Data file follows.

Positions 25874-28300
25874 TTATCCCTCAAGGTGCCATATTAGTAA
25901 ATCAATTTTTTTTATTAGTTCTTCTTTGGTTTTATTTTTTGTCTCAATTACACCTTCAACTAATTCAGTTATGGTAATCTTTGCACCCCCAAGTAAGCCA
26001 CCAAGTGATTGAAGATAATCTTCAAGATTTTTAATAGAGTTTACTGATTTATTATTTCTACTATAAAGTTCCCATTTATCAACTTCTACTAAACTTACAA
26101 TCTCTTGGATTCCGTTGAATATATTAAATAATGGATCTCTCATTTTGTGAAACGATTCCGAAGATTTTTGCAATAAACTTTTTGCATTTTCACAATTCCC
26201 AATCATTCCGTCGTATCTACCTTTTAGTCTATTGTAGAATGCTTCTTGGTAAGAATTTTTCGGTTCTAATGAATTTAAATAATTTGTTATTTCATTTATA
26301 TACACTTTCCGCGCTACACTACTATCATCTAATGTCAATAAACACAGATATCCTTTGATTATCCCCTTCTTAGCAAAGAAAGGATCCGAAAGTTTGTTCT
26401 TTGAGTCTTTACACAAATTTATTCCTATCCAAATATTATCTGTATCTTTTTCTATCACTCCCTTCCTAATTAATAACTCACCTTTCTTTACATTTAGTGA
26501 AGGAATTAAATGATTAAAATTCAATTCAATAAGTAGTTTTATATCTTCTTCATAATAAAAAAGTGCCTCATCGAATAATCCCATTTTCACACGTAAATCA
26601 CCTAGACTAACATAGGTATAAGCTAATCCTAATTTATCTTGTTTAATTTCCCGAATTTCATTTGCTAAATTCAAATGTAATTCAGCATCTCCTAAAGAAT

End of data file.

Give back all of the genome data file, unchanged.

Positions 25874-28300
25874 TTATCCCTCAAGGTGCCATATTAGTAA
25901 ATCAATTTTTTTTATTAGTTCTTCTTTGGTTTTATTTTTTGTCTCAATTACACCTTCAACTAATTCAGTTATGGTAATCTTTGCACCCCCAAGTAAGCCA
26001 CCAAGTGATTGAAGATAATCTTCAAGATTTTTAATAGAGTTTACTGATTTATTATTTCTACTATAAAGTTCCCATTTATCAACTTCTACTAAACTTACAA
26101 TCTCTTGGATTCCGTTGAATATATTAAATAATGGATCTCTCATTTTGTGAAACGATTCCGAAGATTTTTGCAATAAACTTTTTGCATTTTCACAATTCCC
26201 AATCATTCCGTCGTATCTACCTTTTAGTCTATTGTAGAATGCTTCTTGGTAAGAATTTTTCGGTTCTAATGAATTTAAATAATTTGTTATTTCATTTATA
26301 TACACTTTCCGCGCTACACTACTATCATCTAATGTCAATAAACACAGATATCCTTTGATTATCCCCTTCTTAGCAAAGAAAGGATCCGAAAGTTTGTTCT
26401 TTGAGTCTTTACACAAATTTATTCCTATCCAAATATTATCTGTATCTTTTTCTATCACTCCCTTCCTAATTAATAACTCACCTTTCTTTACATTTAGTGA
26501 AGGAATTAAATGATTAAAATTCAATTCAATAAGTAGTTTTATATCTTCTTCATAATAAAAAAGTGCCTCATCGAATAATCCCATTTTCACACGTAAATCA
26601 CCTAGACTAACATAGGTATAAGCTAATCCTAATTTATCTTGTTTAATTTCCCGAATTTCATTTGCTAAATTCAAATGTAATTCAGCATCTCCTAAAGAAT